Brutalist architecture mostly leaves me cold or repulsed but I’ve always had a liking, verging on an affection, for the Barbican Estate, perhaps because I worked there for six years and got to know its vastness, its labyrinths, and its hidden byways. I’ve always thought that if there was one structure in London that would survive nuclear war or natural catastrophe it would be the Barbican. Those huge slabs, beams and columns of interlocking, reinforced concrete seem indestructible. That sense of monumental resilience is not something I usually associate with modernism; instead the Barbican makes me think of Sumerian ziggurats buried in the sands of Mesopotamia or Mayan temples hidden in the jungles of Mesoamerica. It has that quality of endurance, that aura of (potential) deep history.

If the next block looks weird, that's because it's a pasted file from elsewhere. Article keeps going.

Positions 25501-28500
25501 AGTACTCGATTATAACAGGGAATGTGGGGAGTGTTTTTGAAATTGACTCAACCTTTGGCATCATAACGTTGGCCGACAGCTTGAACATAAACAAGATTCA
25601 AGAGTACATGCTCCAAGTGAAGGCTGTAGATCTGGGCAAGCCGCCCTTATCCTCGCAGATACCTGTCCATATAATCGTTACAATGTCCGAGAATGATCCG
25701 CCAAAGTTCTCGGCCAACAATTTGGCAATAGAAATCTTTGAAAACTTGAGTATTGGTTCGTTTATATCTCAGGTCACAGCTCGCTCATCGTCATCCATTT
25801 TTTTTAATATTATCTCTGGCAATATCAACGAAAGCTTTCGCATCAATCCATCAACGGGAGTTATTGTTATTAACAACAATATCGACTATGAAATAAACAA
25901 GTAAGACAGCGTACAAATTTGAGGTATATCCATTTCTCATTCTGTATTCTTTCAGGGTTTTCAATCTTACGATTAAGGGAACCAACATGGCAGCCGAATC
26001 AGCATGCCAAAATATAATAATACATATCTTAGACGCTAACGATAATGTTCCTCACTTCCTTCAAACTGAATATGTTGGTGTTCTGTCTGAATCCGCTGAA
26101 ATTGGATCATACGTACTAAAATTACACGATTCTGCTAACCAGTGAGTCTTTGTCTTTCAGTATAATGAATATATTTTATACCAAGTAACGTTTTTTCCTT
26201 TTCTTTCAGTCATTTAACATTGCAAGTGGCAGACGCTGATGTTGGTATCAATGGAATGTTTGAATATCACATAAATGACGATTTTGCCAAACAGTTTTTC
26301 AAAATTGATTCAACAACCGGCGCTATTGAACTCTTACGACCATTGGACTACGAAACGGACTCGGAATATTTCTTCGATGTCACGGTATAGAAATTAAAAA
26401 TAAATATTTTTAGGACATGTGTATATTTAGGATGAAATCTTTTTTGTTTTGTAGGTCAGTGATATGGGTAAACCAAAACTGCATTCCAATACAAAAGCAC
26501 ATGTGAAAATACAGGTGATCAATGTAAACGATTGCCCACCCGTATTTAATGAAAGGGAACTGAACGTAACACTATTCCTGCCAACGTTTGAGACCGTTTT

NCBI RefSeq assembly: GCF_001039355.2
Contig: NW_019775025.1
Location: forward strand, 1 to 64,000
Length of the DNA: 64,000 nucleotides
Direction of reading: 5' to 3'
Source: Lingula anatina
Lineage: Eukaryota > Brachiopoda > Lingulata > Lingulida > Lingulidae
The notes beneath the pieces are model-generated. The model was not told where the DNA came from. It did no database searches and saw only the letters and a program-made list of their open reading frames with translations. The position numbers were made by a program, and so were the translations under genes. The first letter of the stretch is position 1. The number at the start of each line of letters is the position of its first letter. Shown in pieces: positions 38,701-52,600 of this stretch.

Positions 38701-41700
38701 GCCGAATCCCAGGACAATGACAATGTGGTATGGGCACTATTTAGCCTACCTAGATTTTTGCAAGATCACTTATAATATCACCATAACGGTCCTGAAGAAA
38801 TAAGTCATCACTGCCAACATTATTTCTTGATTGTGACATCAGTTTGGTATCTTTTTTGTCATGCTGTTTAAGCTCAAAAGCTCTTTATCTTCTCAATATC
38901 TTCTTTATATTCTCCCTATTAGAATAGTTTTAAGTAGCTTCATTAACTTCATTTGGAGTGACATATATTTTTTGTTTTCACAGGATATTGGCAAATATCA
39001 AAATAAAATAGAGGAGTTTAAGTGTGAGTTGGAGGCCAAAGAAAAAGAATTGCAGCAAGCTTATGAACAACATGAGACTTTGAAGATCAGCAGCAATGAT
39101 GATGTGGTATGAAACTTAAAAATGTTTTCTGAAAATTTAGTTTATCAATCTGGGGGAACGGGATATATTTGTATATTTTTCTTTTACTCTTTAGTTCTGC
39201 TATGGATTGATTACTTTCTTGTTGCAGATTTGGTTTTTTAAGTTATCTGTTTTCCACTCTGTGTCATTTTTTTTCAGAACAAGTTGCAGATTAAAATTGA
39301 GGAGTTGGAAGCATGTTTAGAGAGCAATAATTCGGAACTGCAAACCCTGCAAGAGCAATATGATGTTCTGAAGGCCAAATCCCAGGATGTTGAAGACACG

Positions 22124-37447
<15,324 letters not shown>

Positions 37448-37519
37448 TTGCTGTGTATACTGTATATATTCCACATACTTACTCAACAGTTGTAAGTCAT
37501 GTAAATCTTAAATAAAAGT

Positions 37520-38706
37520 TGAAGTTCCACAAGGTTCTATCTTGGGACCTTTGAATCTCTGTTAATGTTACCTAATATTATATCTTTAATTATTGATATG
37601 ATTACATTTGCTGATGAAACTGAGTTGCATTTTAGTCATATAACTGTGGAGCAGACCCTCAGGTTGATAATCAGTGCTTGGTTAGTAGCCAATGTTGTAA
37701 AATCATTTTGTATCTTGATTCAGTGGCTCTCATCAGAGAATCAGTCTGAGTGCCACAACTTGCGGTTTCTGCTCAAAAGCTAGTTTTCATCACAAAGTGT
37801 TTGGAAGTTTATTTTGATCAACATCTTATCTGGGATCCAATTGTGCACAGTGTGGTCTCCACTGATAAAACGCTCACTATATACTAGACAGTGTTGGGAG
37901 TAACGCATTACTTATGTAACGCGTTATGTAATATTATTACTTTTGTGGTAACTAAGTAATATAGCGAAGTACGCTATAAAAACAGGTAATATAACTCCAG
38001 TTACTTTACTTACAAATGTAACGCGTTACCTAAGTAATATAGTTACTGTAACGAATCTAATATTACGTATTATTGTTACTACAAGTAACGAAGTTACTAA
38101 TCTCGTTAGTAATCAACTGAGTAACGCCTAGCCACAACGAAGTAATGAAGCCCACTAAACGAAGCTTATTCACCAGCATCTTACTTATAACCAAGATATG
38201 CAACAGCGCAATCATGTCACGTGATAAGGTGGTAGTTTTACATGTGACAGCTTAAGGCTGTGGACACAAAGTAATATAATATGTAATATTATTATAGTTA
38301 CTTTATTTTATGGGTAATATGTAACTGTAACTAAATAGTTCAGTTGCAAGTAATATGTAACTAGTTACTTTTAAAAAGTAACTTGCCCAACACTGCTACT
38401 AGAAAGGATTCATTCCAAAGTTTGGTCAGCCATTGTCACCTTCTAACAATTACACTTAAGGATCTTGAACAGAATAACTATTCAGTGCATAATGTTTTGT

Look closely and you can see that the Barbican, left to itself, will even develop its own geological formations. These calthemites (stalagmites and stalactites formed from concrete) in the photograph above accumulate on the ledges and walls, between the gaps in the slabs. What could be more expressive of deep time than these outgrowths of matter dissolved and then reconstituted? And if, in the current era, they are effaced by diligent maintenance workers, perhaps in a future age of disaster and depopulation, they will be left to grow, like giant teeth gleaming in the maws of concrete, while the whole vast structure is gradually swallowed by luxuriant vegetation and the unconstrained waters of the Thames